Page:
Non Income-Driven Repayment Plans

By Daniel SachsUpdated September 14, 2017


In this article we take a look at non income-driven repayment plans for federal loans.

There are four non income-driven plans available for federal loans:

  • Standard Repayment Plan
  • Graduated Repayment Plan
  • Extended standard Repayment Plan
  • Extended graduated Repayment Plan

Overview of plans

Standard Repayment Plan

The Standard Repayment Plan is the default repayment plan for student loans for the Federal Direct Loan (Direct Loan) Program and Federal Family Education Loan (FFEL) Program. Under the plan, payments are fixed and made for up to 10 years.

Eligible loans

  • Direct Subsidized and Unsubsidized Loans
  • Subsidized and Unsubsidized Federal Stafford Loans
  • All PLUS loans
  • All Consolidation Loans (Direct or FFEL)

Monthly payments

Fixed amount.

Repayment period

Up to 10 years (up to 30 years for Consolidation Loans).

Eligibility

All borrowers are eligible.

Pros

The Standard Plan minimizes total interest charges so you save money over the life of your loans. Under the plan, you make a single fixed monthly payment, so it is generally easier to manage your debt.

Cons

The principle disadvantage with this plan is that your monthly payment amount may be high relative to your income as a result of the relatively short repayment period. As a result, it can be challenging to meet the payment schedule, particularly if you are on a tight budget. This plan is generally not good for graduates earning low incomes.

Graduated

Under the Graduated Repayment Plan you pay your loan back on the same 10-year term as you would under the Standard Repayment Plan, but your payments initially start out lower, and then increase every two years.

Eligible loans

  • Direct Subsidized and Unsubsidized Loans
  • Subsidized and Unsubsidized Federal Stafford Loans
  • All PLUS loans
  • All Consolidation Loans (Direct or FFEL)

Monthly payments

Payments are lower at first and then increase, usually every 24 months.

Repayment period

Up to 10 years (up to 30 years for Consolidation Loans).

Eligibility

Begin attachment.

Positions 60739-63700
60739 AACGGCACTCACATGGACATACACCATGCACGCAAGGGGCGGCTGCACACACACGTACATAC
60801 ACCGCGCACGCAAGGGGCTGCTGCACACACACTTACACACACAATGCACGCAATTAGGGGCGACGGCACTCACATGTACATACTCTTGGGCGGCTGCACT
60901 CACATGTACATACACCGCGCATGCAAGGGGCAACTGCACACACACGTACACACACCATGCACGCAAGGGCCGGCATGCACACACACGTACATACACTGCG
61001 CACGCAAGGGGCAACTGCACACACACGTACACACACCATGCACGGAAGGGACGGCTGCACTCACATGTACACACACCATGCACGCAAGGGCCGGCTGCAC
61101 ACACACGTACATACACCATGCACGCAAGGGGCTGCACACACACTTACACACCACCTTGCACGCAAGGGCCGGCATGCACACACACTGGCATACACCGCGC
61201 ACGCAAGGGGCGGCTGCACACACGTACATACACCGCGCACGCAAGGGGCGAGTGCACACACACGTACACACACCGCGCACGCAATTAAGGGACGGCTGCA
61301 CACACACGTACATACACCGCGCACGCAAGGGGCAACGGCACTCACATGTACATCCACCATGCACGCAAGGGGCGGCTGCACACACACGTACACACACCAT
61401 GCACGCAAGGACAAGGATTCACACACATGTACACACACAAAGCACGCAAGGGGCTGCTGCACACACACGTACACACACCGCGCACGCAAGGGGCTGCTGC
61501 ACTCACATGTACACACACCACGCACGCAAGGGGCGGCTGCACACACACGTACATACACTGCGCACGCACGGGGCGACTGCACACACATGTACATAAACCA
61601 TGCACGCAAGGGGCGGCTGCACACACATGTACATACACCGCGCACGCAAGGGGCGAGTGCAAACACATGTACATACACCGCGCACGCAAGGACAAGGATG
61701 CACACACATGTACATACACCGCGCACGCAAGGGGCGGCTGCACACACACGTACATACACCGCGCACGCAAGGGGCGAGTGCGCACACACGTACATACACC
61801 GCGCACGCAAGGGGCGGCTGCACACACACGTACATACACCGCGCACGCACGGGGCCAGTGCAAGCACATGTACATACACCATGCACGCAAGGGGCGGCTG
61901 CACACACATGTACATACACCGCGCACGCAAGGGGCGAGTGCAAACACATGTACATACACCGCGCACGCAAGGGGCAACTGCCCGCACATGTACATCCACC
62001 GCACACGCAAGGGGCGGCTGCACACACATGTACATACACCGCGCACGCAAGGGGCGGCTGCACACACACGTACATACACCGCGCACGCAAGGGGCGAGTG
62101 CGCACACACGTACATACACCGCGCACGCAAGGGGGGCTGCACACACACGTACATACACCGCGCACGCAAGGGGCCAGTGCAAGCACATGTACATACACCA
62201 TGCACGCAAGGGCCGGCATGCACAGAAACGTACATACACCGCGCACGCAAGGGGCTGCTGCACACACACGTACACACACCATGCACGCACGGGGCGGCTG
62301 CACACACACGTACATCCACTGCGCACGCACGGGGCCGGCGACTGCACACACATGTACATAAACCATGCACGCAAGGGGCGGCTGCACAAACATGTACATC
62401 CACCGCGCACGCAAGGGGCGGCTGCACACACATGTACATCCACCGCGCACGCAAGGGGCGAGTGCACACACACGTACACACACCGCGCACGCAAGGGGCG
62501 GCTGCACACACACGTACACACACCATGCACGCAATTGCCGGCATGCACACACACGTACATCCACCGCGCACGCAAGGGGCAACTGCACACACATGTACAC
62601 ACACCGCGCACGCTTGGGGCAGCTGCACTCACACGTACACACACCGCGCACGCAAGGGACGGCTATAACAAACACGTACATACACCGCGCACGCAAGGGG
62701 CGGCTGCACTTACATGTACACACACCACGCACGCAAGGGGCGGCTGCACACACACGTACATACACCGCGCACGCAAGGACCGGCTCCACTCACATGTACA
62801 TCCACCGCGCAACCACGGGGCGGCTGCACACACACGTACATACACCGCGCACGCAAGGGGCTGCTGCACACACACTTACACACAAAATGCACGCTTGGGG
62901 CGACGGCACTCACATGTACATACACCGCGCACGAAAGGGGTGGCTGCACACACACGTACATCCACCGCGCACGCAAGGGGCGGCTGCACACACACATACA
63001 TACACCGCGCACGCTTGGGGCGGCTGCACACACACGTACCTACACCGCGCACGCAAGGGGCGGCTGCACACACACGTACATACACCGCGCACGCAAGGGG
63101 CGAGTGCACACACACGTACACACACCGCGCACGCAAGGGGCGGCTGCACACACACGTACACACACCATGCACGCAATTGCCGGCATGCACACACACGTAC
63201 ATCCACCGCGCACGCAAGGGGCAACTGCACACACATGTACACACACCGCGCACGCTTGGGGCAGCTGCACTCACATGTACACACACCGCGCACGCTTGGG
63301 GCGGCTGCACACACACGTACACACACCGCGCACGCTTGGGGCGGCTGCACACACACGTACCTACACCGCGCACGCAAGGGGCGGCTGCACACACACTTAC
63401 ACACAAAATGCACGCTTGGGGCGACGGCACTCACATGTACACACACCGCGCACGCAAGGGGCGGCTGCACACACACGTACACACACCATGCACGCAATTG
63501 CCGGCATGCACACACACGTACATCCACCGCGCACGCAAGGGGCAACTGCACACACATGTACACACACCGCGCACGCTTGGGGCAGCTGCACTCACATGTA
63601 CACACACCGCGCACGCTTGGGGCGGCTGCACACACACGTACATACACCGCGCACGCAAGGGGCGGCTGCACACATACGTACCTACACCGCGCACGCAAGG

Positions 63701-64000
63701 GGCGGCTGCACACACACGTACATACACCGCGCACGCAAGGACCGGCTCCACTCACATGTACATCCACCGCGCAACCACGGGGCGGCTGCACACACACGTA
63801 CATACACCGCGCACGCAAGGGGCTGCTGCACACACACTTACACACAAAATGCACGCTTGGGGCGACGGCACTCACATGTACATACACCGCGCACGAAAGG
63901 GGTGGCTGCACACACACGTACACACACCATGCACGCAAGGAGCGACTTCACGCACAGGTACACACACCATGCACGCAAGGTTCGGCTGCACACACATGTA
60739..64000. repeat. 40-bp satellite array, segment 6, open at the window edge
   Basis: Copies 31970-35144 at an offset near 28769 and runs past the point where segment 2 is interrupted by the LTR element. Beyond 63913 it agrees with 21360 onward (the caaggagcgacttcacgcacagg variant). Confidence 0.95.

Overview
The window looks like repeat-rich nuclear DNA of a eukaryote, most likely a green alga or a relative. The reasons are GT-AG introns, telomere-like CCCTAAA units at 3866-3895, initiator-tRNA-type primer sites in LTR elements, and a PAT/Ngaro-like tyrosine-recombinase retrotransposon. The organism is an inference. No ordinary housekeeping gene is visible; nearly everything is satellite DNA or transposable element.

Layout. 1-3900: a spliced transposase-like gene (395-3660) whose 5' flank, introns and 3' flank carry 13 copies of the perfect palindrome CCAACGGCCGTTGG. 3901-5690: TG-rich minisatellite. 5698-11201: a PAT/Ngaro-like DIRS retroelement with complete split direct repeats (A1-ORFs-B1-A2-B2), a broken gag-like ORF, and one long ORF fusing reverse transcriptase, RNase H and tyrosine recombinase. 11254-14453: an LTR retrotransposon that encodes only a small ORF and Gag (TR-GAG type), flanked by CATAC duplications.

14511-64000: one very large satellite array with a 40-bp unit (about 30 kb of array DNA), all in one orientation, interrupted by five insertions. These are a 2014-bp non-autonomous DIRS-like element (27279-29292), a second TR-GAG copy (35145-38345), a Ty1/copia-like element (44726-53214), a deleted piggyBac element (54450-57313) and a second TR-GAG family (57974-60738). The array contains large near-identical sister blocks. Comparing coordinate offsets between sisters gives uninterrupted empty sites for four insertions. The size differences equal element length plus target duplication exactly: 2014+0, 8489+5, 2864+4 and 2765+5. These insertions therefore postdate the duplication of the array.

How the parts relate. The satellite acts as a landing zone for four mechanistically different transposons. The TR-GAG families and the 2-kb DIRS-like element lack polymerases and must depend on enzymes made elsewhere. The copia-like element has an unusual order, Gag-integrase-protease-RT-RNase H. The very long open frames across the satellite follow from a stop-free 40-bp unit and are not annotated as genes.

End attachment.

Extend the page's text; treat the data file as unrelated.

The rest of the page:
All borrowers are eligible.

Pros

This is generally a good option if you are a recent graduate with an entry-level salary and if you expect to earn more money over time as you advance in your career.

Cons

You will pay more interest on this plan than on the Standard Repayment Plan. In fact, the first few years of the plan you are likely to be paying interest only and not the balance of the debt.

Extended (standard/graduated)

Borrowers with more than $30,000 in debt can extend their repayment up to 25 years. The payments under this plan can either be Standard (equal monthly payments) or Graduated (increasing over time).

Eligible loans

  • Direct Subsidized and Unsubsidized Loans
  • Subsidized and Unsubsidized Federal Stafford Loans
  • All PLUS loans
  • All Consolidation Loans (Direct or FFEL)

Monthly payments

Payments may be fixed or graduated.

Repayment period

Up to 25 years.

Eligibility

If you’re a Direct Loan borrower, you must have more than $30,000 in outstanding Direct Loans.

If you’re a FFEL borrower, you must have more than $30,000 in outstanding FFEL Program loans.

Pros

Your monthly payments will be lower than under the 10-year Standard Plan or the Graduated Repayment Plan due to the 25 year repayment timeline.

The Extended Repayment Plan only requires you to have $30,000 in eligible student loans, making it easier to qualify for.

This plan is good for borrowers who have lots of debt and cannot financially manage the Standard Repayment Plan.

Cons

The extended repayment timeline means that you’ll pay more over time than under the 10-year Standard Plan because interest has a longer time to accrue.

  • Benjamin Franklin

    An investment in knowledge pays the best interest.

    Benjamin Franklin
  • Pablo Picasso

    Action is the foundational key to all success.

    Pablo Picasso
  • Abraham Lincoln

    Let no feeling of discouragement prey upon you, and in the end you are sure to succeed.

    Abraham Lincoln